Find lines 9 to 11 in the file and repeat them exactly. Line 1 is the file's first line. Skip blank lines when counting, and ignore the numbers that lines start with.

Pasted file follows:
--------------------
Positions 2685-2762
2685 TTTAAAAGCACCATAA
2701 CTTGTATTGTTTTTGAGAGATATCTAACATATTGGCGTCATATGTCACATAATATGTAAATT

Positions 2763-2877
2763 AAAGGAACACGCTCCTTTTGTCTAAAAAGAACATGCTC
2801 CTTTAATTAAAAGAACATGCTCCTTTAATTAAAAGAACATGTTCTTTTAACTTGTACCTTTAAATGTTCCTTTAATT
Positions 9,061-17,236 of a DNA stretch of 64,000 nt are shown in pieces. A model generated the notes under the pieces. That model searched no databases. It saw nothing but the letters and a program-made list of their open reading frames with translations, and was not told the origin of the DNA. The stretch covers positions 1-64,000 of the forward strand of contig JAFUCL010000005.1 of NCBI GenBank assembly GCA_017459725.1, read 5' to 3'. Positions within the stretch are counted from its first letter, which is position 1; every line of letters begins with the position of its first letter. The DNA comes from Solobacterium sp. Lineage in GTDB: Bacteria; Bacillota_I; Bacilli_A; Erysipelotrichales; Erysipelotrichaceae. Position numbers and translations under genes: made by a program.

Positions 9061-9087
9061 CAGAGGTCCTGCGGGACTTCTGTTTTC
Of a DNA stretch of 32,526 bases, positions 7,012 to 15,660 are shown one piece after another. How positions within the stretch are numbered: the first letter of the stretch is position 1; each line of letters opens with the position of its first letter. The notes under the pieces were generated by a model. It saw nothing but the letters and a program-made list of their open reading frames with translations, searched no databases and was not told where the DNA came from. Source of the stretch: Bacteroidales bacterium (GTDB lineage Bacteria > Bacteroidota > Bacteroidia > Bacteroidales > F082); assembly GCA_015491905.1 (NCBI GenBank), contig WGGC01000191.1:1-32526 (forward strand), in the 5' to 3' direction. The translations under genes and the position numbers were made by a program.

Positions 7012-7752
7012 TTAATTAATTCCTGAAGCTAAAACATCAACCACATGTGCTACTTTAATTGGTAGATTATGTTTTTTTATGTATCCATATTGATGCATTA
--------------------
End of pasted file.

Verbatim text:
9061 CAGAGGTCCTGCGGGACTTCTGTTTTC
Of a DNA stretch of 32,526 bases, positions 7,012 to 15,660 are shown one piece after another. How positions within the stretch are numbered: the first letter of the stretch is position 1; each line of letters opens with the position of its first letter. The notes under the pieces were generated by a model. It saw nothing but the letters and a program-made list of their open reading frames with translations, searched no databases and was not told where the DNA came from. Source of the stretch: Bacteroidales bacterium (GTDB lineage Bacteria > Bacteroidota > Bacteroidia > Bacteroidales > F082); assembly GCA_015491905.1 (NCBI GenBank), contig WGGC01000191.1:1-32526 (forward strand), in the 5' to 3' direction. The translations under genes and the position numbers were made by a program.

Positions 7012-7752